9 | Simply Site Speed

Alina Ghost

A typical consumer waits a maximum of 3 seconds for a page to load before they give up and go to another website.

Why Site Speed is Important

  • Unreasonable customer. There was a statistic that showed that people like you and I are unlikely to wait for longer than 3 seconds before bouncing back and clicking through to another website.
  • Google ranking factor. If a search engine finds your site slow, and consequentially unpopular with their searcher then your website will be demoted in the search result pages.
  • Devices. As the population uses more devices, including mobile, to browse and use more websites it’s important to have good site speed no matter what device that person is using.
  • Mobile first indexing. As Google is moving more sites onto mobile-first indexing, it means we need to be more vigilant with our slow pages, especially for mobile.

How to Check your Site Speed

Google’s own site speed checker is great. By going into the insights section and entering your site’s URL, you’ll be able to see your site speed score and recommendations in regards to what to do to improve it. I have my own suggestions below for you though, so keep reading.

Other sites such as Pingdom will also be useful, especially for checking different locations.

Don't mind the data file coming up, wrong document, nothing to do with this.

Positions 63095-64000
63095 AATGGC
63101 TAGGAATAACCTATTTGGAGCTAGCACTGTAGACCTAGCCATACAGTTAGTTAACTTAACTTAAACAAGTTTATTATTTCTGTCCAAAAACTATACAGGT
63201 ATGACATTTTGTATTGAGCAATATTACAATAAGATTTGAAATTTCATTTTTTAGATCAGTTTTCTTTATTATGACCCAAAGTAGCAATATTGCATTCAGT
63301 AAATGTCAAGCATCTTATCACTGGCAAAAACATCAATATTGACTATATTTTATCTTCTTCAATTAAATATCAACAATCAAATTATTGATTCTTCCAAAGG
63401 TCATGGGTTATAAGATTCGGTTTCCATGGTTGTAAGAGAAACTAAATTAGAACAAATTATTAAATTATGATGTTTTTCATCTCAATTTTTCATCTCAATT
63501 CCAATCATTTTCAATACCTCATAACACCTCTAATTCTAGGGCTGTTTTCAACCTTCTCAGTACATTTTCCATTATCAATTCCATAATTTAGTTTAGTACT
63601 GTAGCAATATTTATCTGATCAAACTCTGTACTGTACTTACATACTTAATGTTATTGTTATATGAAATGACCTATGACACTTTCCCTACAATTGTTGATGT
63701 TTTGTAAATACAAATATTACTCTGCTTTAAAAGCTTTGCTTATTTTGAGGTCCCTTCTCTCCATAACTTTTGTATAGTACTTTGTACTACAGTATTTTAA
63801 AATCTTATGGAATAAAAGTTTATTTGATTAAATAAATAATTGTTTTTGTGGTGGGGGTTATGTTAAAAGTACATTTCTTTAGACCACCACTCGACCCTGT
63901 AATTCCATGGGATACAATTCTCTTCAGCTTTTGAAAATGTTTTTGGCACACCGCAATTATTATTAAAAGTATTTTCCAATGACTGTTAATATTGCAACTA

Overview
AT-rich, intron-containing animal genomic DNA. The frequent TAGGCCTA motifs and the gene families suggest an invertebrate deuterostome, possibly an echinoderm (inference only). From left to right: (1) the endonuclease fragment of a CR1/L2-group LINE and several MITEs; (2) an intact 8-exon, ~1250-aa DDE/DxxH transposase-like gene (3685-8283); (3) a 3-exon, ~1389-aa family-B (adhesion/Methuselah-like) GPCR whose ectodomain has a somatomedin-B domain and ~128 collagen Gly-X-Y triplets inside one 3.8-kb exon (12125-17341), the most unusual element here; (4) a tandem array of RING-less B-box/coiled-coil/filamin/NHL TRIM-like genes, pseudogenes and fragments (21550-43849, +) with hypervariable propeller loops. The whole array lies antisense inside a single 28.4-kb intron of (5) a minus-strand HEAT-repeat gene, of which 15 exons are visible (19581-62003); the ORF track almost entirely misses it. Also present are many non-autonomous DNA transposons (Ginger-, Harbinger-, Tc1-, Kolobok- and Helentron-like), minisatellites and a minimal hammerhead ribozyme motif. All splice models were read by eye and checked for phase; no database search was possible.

How to Make your Site Faster

  • Image optimisation. Before uploading your images onto your site be sure to resize your images to compress the file size but keep the quality. Find out more in Episode 6 for image optimisation tips.
  • Cache. I use W3 Total Cache plugin to surface content that has been stored previously so that the load speed is increased immensely. Someone who has visited your site before is able to see your pages with all of its content loaded in less than half the time (usually) and I’ve had bloggers tell me that their site speed was improved “DRAMATICALLY”. It is very simply and takes 5 minutes to download.
  • CDN. A content delivery network is only useful if you have a big site with multiple territories. It’s a way to host and serve content no matter where the visitor to your site is in the world. It makes it faster to show the content to someone in, lets say, Australia as someone in the UK or Europe.
  • Clean up your code. To do this yourself, you’ll need to be tech-savvy or at least comfortable enough to change and compress code yourself. If not, seek web development advice and help. Cleaning up your code means looking at removing plugins that you don’t use, decreasing redirects and Gzip compression for ‘neater’ code (which you can use a plugin for called WP http Compression) and combining your CSS and Javascript.
  • Check your Script. Last of all, check your advertising, pop-ups and sign-ups. These things all take load times and may even irritate your customer/reader.

So there is a lot that you can be doing to improve the loading times of your pages. I hope this was helpful and do let me know if there’s anything else that you’d recommend for site speed improvement below in the comments.

Music credit: I Dunno (Grapes of Wrath Mix) by spinningmerkaba (c) copyright 2017 Licensed under a Creative Commons Attribution (3.0) license. http://dig.ccmixter.org/files/jlbrock44/56346 Ft: Jlang, 4nsic, grapes

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